• Servings: 8 scones
  • Difficulty: easy
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Preheat oven to 400°; line a baking sheet with parchment paper.

Dry ingredients:

1 1/2 cups whole wheat flour

3 tablespoons brown sugar

1/2 cup whole grain rolled oats

1/2 cup raisins

2 teaspoon baking powder

1/2 teaspoon baking soda

1/2 teaspoon salt

1 teaspoon cinnamon

Wet ingredients:

1/2 cup sour cream

1 egg

1 stick butter, melted

  1. Mix dry ingredients in a large bowl. I like to mix the raisins in with the dry ingredients to coat them and keep them separate in the final dough.
  2. In a smaller bowl, whisk the sour cream and egg until fluffy. Whisk in the melted butter, whisking constantly so the egg doesn’t cook.
  3. Stir the wet ingredients into the dry ingredients with a large wooden spoon. The dough is stiff, but with all the butter, it holds together well.
  4. Form into 8 balls of about 1/3 cup each—Martha Stewart was right about that measurement. Place the balls on the baking sheet and slightly flatten. They will still rise in the baking to a round shape. I think the dough could stand up to forming into a large circle and cutting into traditional triangle shapes, but I like the big round rough shape of these.
  5. Bake for about 15 minutes. Cool on rack. Wrap tightly when cool. I wrap mine individually for freezing, and then thaw one per day.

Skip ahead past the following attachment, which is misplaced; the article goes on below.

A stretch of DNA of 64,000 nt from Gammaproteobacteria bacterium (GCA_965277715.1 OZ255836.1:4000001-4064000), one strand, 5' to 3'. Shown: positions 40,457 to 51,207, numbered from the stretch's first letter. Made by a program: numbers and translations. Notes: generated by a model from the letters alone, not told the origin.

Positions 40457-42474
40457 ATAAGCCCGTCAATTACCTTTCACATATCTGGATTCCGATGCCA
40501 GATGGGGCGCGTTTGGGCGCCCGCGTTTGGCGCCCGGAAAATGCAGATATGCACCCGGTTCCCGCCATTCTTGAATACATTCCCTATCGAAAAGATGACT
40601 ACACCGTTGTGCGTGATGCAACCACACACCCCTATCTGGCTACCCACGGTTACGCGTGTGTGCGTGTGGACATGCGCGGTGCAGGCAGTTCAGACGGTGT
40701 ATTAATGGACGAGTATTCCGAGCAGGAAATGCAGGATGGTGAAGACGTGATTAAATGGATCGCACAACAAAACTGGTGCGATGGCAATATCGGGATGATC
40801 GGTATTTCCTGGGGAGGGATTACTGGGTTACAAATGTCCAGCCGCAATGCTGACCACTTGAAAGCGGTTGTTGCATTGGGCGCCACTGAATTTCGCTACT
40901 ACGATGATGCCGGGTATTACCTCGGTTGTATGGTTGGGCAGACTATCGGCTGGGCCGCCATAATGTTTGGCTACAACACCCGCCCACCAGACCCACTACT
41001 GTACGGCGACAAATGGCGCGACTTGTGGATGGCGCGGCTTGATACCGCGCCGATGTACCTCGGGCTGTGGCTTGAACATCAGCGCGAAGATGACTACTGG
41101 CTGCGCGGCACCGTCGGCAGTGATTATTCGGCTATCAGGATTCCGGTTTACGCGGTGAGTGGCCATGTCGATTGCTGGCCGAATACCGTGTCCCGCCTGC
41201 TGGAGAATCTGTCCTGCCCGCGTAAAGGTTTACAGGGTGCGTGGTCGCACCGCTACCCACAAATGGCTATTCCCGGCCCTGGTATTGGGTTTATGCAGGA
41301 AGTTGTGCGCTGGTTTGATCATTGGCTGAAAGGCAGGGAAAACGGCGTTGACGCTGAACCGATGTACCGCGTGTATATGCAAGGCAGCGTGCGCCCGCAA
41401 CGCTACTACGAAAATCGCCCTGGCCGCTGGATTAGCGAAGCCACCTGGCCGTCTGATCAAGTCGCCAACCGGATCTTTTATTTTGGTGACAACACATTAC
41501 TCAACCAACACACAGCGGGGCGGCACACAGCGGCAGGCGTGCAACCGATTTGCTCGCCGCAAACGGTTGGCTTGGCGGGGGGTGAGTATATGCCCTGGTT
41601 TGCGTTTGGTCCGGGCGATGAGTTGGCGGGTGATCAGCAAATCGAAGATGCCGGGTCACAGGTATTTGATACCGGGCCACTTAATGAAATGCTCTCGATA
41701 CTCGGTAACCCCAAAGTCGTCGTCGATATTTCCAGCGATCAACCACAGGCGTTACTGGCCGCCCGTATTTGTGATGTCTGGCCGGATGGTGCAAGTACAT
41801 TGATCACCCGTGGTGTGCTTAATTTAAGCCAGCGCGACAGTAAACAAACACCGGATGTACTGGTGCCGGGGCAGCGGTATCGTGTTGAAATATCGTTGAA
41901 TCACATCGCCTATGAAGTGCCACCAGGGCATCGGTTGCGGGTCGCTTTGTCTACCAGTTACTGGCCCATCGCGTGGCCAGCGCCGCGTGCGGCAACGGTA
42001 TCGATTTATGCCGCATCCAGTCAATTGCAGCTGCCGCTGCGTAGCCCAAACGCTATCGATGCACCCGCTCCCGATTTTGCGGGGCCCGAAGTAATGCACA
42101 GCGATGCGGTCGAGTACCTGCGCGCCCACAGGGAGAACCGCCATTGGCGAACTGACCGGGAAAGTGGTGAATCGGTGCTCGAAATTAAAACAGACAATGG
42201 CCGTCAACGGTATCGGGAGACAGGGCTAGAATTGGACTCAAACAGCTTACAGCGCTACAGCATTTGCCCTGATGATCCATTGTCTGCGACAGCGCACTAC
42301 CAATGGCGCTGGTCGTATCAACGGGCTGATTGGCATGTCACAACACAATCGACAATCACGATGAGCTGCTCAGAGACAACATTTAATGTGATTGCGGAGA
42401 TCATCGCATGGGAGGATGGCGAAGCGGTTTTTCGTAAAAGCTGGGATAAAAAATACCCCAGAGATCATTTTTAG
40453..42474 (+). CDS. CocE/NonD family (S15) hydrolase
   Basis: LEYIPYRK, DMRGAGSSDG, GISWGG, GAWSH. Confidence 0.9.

The house is full of the smells of cinnamon and raisins, so it will be hard to wait for breakfast.

 

Buttermilk Bread with Oatmeal and Honey

Yet another use for using up that buttermilk you bought for the biscuits. Plus, I just felt like making a loaf of bread. It happened to be on a day when I made another one of those beer-can chickens on the grill—a new family favorite—but there was enough to eat with the white bean stew the next day, too. Now, generally, I don’t like to pile on the starches in a meal, so for me, both bread and beans is a little much, but my husband can handle it, while I preferred to eat a slice smeared with butter for lunch.

This is a soft and kind of sweet bread, because of both the oatmeal and honey, even though the small amount of oatmeal is barely visible. I think the buttermilk is the hidden star, though.

buttermilkbread

Buttermilk Bread with Oatmeal and Honey

  • Servings: 1 9 x 5 inch loaf
  • Difficulty: easy
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I made the bread in a stand mixer, but you could knead by hand.

1 pkg (2 1/4 teaspoons) active dry yeast

1/2 teaspoon sugar

3 tablespoons warm water

1 cup whole buttermilk

1/2 cup whole grain rolled oats

2 tablespoons butter, melted

3 tablespoons honey

1 1/2 teaspoons salt

1/4 teaspoon baking soda

about 3 cups bread flour, more as needed to achieve a soft but not sticky dough

  1. In a small dish, combine the yeast, sugar, and water. Let sit for about 10 minutes, until foamy.
  2. In the bowl of a stand mixer, using a dough hook, combine the buttermilk, oats, butter, and honey.
  3. Beat in salt, baking soda, 2 cups of the flour, and the yeast mixture.
  4. Beat in as much of the 3rd cup of flour as needed to achieve a soft, pliable dough. Do not add so much that the dough becomes stiff and dry. When the dough comes together, continue kneading at a higher speed for 5-10 minutes, until the dough holds together around the dough hook.